By Jeff Peet, Managing Editor.

1.-What is the reality of the participation of women in the commercial aviation industry?

The number of women in aviation has remained stagnant or has decreased in most functional specialties since the 1980’s. That shocking statistic isn’t going to compel improvements in gender balance; nor will change happen solely because it’s the right thing to do. The aviation system and who participates in that system is a product of the system design. All elements of that system must shift to encourage girls and women to seek careers in aviation. Once in aviation, the systems that support employees must be adjusted to understand and account for the unique  pressures and obligations of women. Until those responsible for making these shifts decide gender balance is important to the future of their organization, any improvement we see in the number of women in aviation specialties will continue to be at risk.

2.- What is IAWA’s greatest interest and/or concern in this regard?

 IAWA’s mission is to support and advance women in aviation and aerospace. Our organization is obligated to amplify and expand the conversation around valuing women in our industry. That means providing thought leadership and awareness about situations that negatively pressure or exclude women. We also provide opportunities for women to develop their leadership skills and elevate their thinking. However, to be clear, our mission isn’t to ‘fix’ women. We are here to help women accomplish all they’re capable of while advocating for systemic changes that must happen for the sustainability of aviation.

3.- In what way have you been able to collaborate as an association in the resolution of the current crisis that the industry is going through, due to the pandemic?

IAWA has been uniquely positioned to strengthen gender balance conversations during COVID and the related downturn in commercial aviation. Because of our strong alignment with our IAWA Affiliates and our history of our ground-breaking aviation women study, Soaring Through the Glass Ceiling, we’ve impacted the industry on several important fronts. Prior to the pandemic, one of our Board members, Katherine Bennett, currently SVP at Airbus, co-founded the UK Women in Aviation & Aerospace Charter. This all-volunteer effort challenges aviation businesses to sign up for and commit to their own gender balance goals. They also commit to annual public accountability on their progress. During the pandemic, the UK WIAAC as amplified their messaging and outreach. Also, here in the U.S., the DOT/FAA launched the Women in Aviation Advisory Board the middle of last year. I have the privilege of serving on the Board along with fellow IAWA Board member, Rene Banglesdorf, and several other IAWA members. Our mission is to identify the elements that encourage and discourage women and girls from aviation. From this work we will provide recommendations to the U.S. Congress on the measures we believe will advance gender parity in the U.S. Both of these examples will provide a framework for change that other countries can emulate who are interested in strengthening their aviation sectors by welcoming a more diverse workforce.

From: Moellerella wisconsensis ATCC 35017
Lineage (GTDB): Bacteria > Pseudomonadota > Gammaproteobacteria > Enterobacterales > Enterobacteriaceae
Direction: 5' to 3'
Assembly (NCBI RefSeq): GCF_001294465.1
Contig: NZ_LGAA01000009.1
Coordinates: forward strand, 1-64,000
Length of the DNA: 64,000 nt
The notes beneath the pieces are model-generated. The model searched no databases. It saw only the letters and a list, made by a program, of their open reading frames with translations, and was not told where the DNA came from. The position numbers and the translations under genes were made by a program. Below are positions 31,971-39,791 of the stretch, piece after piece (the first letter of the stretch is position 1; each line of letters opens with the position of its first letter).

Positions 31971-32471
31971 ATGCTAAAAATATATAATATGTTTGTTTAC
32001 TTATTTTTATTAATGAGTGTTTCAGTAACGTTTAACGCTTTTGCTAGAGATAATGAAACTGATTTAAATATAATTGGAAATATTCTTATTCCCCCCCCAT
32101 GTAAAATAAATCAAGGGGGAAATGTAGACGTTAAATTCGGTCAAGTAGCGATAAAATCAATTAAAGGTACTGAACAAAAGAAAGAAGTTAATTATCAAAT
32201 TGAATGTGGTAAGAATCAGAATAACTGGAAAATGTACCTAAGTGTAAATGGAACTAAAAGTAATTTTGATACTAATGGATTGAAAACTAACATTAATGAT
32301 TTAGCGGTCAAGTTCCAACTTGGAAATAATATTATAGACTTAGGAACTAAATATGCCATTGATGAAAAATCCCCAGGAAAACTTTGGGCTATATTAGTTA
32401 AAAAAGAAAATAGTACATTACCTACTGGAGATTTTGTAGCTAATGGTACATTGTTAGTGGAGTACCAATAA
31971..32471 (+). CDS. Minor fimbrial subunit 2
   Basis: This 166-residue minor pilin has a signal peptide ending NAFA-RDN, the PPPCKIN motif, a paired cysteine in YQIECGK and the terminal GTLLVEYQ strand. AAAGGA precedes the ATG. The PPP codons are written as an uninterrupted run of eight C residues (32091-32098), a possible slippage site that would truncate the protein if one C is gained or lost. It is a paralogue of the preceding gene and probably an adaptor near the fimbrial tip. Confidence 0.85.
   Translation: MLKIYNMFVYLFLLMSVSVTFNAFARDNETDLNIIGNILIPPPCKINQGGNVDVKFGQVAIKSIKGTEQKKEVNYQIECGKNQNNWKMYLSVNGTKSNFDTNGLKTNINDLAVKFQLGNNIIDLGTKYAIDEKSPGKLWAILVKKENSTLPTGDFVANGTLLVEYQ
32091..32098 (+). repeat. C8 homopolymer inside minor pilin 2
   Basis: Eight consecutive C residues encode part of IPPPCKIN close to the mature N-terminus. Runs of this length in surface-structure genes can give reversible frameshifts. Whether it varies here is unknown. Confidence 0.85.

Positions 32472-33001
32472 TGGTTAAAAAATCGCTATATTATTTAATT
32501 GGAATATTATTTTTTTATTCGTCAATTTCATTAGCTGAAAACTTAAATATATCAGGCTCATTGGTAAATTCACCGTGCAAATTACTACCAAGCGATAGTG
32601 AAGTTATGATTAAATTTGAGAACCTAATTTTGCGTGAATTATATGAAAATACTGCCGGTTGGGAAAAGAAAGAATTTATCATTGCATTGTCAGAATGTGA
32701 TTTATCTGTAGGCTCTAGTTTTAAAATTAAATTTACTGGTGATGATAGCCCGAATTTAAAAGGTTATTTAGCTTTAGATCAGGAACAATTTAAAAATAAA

4.- Have women been affected by the adjustment of costs and the reduction of resources?

 There are many articles and studies that describe the pandemic’s disproportionate effect on women. Women end up working a double-shift when they have families. That burden was exacerbated during COVID as more parents were left to grapple with the impact of child care and schooling while meeting work obligations without the support network usually open to them. Because in most cultures, much of the child and home care burden falls to women, the pressure of that dual responsibility has been too much and many women have chosen to opt out of work. There is an on-going concern those women won’t return to the workforce, even when aviation demand increases. Flexibility in work schedules, where possible, and providing structural supports will prove to be significant advantages to those companies who recognize and choose to offset this discrepancy.